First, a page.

I don’t suppose there’s ever a good time to have a mental breakdown, but Artham’s time was particularly bad. He was using himself as proof that sprouting wings or fur does not make a human a monster. Then he snapped; his eloquent words melted into gibberish and he terrified everyone with his wild terror.
The Throne Warden was still the Sock Man. Janner misdiagnosed his uncle’s trouble when he said that it was like Artham was two people. Peet was always Artham, and Artham was always Peet. That was his trouble. And that was the brilliance of the character.
Artham Wingfeather fits the fantasy mold by being a noble hero and royal-blooded warrior. He breaks it by also being, for the longest time, a ragged, filthy outcast, half-sane and oddly fearful. Artham’s weakness has always been as prominent in the story as his strength. It did great things for his character.
For one thing, it made him sympathetic. This sounds obvious, but it really isn’t. Good writers fail in this often enough. It takes more than suffering in a character for readers to sympathize with him. You can torture a character in front of your audience and leave them irritated at the story for melodrama or at the character for whining.
I think one of the things that enabled Andrew Peterson to succeed is that never, in all of the first book, did he write from Peet’s point of view. Peterson grounded Artham as a sympathetic character through the eyes of children who knew nothing about him. He had to show rather than tell Peet’s sorrow, and usually through small things. And it is always the small things that do it.
In one part Peterson writes that Leeli had never spoken to the Sock Man: “No one did. The Glipwood Township ignored him like a stray dog.” You could go on for fifty pages and never convey so powerfully the loneliness and exclusion in which he lived.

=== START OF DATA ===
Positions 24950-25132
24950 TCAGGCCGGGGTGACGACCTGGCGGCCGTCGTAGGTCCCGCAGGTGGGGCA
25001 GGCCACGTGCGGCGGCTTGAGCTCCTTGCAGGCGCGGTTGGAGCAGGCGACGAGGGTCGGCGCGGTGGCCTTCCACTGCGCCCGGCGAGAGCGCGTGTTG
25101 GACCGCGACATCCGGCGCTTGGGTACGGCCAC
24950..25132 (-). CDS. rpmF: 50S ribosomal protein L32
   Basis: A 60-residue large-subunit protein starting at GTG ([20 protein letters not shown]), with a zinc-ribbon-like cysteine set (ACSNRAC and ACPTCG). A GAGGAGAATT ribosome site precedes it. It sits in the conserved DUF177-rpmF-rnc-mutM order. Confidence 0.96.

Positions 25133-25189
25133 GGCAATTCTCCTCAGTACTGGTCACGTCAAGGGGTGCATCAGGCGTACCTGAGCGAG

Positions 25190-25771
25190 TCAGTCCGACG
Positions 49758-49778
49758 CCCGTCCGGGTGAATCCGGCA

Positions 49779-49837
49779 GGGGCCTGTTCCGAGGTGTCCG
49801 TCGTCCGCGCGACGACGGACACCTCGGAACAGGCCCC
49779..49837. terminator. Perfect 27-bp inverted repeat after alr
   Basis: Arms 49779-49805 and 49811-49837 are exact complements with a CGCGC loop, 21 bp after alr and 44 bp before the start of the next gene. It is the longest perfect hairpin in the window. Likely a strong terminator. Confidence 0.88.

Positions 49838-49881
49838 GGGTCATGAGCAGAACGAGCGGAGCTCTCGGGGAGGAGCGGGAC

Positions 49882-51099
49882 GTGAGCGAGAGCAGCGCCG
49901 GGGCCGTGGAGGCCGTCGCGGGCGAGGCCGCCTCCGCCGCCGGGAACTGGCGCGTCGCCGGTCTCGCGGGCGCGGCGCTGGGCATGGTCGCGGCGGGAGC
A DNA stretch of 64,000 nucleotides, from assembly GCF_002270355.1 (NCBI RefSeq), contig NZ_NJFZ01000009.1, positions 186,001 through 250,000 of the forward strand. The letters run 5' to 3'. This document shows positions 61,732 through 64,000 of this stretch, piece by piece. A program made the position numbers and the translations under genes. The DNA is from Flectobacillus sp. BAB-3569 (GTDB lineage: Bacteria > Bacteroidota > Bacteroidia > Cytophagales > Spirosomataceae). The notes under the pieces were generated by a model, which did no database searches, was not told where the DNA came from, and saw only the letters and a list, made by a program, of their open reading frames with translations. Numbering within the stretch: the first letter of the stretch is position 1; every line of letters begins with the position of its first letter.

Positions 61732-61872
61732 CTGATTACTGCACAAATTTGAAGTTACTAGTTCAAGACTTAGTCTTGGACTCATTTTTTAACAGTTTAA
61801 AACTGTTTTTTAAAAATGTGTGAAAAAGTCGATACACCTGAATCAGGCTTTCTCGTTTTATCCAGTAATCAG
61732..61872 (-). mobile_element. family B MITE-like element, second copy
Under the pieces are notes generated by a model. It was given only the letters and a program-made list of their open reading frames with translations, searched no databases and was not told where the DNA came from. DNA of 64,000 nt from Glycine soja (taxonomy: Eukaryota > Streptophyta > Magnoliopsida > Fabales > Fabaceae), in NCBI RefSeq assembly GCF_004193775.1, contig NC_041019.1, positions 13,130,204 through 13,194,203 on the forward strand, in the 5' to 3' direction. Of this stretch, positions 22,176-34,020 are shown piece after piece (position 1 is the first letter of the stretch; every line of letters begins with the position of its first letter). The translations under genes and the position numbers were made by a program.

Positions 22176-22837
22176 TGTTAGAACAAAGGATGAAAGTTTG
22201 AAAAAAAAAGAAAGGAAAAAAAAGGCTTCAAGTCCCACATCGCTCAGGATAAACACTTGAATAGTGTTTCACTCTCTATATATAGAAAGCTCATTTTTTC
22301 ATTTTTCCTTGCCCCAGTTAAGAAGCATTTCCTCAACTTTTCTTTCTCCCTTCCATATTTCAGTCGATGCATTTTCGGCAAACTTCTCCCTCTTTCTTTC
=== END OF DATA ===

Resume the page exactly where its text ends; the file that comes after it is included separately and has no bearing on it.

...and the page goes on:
In the same way, we can feel Peet’s shame without the word being raised: “He stopped fidgeting and looked at the cluster of Igibys. Tears filled his eyes, and he looked down at his talons, covered with Fang blood. He wiped them on his shirt as if to make himself more presentable. … He tried to fix his wild, white hair and stood erect as he inched closer to the family.”
Artham’s identity as the Sock Man also made him far more interesting – and that is obvious. A man who wears knitted stockings on his hands, fights with street signs, and chants nonsense is far more captivating to the imagination than a handsome prince. Taloned hands are a back story that demands to be told. At the beginning Artham was mysterious, and now he’s unpredictable.
Lastly, I think it made Artham more admirable. It’s hard enough to be good when you’re in your right mind. By the time he came to Glipwood, Artham had lost just about everything – from his kingdom to his loving family to his sanity. But he had not lost his nobility.
I take it for granted that making a novel, like making the world, takes all kinds. Too many sad people is not only dull but wearying. Yet there is something special about characters who suffer well. Maybe it makes them more human; maybe it makes them complete.
Maybe characters, like the power of the Lord, are made perfect in weakness.